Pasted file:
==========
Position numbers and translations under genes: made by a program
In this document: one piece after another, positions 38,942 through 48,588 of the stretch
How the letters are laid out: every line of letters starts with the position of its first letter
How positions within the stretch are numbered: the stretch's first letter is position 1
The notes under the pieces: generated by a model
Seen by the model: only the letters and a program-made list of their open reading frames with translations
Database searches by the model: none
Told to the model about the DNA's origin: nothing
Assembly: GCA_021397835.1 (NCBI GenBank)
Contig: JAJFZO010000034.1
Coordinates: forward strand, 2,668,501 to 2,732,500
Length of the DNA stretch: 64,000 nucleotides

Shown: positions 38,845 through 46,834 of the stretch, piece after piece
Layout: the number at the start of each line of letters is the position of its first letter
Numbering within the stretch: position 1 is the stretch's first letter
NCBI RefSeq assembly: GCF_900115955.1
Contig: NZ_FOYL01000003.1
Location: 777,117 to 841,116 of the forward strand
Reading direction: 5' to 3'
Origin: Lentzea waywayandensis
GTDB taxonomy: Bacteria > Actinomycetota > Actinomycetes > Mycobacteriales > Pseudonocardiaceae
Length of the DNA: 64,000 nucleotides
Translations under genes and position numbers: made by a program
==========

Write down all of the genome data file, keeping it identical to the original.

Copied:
Position numbers and translations under genes: made by a program
In this document: one piece after another, positions 38,942 through 48,588 of the stretch
How the letters are laid out: every line of letters starts with the position of its first letter
How positions within the stretch are numbered: the stretch's first letter is position 1
The notes under the pieces: generated by a model
Seen by the model: only the letters and a program-made list of their open reading frames with translations
Database searches by the model: none
Told to the model about the DNA's origin: nothing
Assembly: GCA_021397835.1 (NCBI GenBank)
Contig: JAJFZO010000034.1
Coordinates: forward strand, 2,668,501 to 2,732,500
Length of the DNA stretch: 64,000 nucleotides

Shown: positions 38,845 through 46,834 of the stretch, piece after piece
Layout: the number at the start of each line of letters is the position of its first letter
Numbering within the stretch: position 1 is the stretch's first letter
NCBI RefSeq assembly: GCF_900115955.1
Contig: NZ_FOYL01000003.1
Location: 777,117 to 841,116 of the forward strand
Reading direction: 5' to 3'
Origin: Lentzea waywayandensis
GTDB taxonomy: Bacteria > Actinomycetota > Actinomycetes > Mycobacteriales > Pseudonocardiaceae
Length of the DNA: 64,000 nucleotides
Translations under genes and position numbers: made by a program